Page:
Israel’s deliverance from Egypt is a bloody business.  At the beginning of the plagues, Yahweh turns the Nile to blood, and in the last plague the Israelites protect themselves by slaughtering lambs and smearing blood on the doorways of their houses.  Passover is the beginning of new moons, and afterwards Israel sheds the blood of bulls and goats every day of the year.  Worship is a bloody business too.

In the new covenant too, every blessing we enjoy as Christians comes to us bloodstained.  We have redemption through blood; we are brought near by blood; our consciences are cleansed with blood; we have peace through the blood of the cross; without shedding blood there is no forgiveness; blood sanctifies us; blood purchases a bride from every tribe, tongue, people and nations.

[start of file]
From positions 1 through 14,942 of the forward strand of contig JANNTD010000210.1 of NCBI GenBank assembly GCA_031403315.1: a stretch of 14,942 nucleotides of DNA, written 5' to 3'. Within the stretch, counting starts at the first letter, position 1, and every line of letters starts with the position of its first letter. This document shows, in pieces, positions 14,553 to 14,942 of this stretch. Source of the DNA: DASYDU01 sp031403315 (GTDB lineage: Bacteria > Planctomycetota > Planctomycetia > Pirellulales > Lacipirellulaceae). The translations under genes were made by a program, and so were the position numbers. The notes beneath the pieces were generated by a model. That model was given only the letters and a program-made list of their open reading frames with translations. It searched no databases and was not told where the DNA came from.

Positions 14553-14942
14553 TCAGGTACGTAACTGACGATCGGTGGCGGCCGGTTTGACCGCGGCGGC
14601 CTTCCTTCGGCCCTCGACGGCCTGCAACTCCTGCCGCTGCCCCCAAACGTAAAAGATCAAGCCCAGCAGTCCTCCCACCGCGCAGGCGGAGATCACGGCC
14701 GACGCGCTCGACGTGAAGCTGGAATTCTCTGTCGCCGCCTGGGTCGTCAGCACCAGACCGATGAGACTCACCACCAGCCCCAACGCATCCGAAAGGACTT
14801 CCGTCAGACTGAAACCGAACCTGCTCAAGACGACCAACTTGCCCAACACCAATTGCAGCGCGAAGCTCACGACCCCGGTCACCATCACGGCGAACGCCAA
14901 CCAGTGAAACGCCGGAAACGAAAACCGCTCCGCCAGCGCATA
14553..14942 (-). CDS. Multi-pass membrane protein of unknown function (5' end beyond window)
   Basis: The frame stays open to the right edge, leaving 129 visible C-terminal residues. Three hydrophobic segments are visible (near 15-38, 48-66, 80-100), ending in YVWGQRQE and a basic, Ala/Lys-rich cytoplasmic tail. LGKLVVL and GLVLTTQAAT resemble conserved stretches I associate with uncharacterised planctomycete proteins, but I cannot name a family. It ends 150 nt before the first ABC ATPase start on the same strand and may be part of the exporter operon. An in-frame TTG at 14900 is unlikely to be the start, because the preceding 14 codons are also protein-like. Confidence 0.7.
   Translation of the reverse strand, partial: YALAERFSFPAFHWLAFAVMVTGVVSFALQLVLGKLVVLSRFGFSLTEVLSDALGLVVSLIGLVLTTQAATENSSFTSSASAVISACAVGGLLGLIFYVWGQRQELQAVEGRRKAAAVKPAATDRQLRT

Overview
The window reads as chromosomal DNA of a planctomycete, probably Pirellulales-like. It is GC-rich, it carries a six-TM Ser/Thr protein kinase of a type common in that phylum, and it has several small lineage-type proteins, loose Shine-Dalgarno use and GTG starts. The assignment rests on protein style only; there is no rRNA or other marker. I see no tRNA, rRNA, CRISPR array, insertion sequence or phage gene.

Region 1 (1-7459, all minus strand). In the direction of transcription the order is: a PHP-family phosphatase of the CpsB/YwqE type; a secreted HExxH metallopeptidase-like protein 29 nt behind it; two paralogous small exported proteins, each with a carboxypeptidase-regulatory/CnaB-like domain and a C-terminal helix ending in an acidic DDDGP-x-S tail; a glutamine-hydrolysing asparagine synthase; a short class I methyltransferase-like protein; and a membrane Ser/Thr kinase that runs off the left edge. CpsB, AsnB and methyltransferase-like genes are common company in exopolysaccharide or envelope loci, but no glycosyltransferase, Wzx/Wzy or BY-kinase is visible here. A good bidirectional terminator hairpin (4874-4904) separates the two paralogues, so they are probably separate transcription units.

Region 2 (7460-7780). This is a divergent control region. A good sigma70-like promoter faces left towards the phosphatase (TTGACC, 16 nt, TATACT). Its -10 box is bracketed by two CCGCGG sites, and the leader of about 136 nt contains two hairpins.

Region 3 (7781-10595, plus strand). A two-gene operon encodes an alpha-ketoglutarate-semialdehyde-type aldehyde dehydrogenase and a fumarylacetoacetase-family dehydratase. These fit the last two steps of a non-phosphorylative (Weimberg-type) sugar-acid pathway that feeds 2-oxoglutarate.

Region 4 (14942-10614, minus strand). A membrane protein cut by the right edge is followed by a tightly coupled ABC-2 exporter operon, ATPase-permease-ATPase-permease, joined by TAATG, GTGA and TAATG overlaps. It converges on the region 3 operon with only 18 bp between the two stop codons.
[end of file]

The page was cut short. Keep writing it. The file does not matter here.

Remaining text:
This appears barbaric to prim moderns, but blood is inescapable.  We either trust in the blood of Jesus, or, Cainlike, spill the blood of our brothers and neighbors.  Modern nations recoil at the blood of Jesus, but that doesn’t keep them from reddening the earth with innocent blood.

Our only hope, the only hope for the world, is blood – but not just any blood.  It has to be the blood of God, the blood of the firstborn of creation, the blood of Jesus, the bleeding Lamb slain from the foundation of the world, whose robe of glory is purpled by blood.

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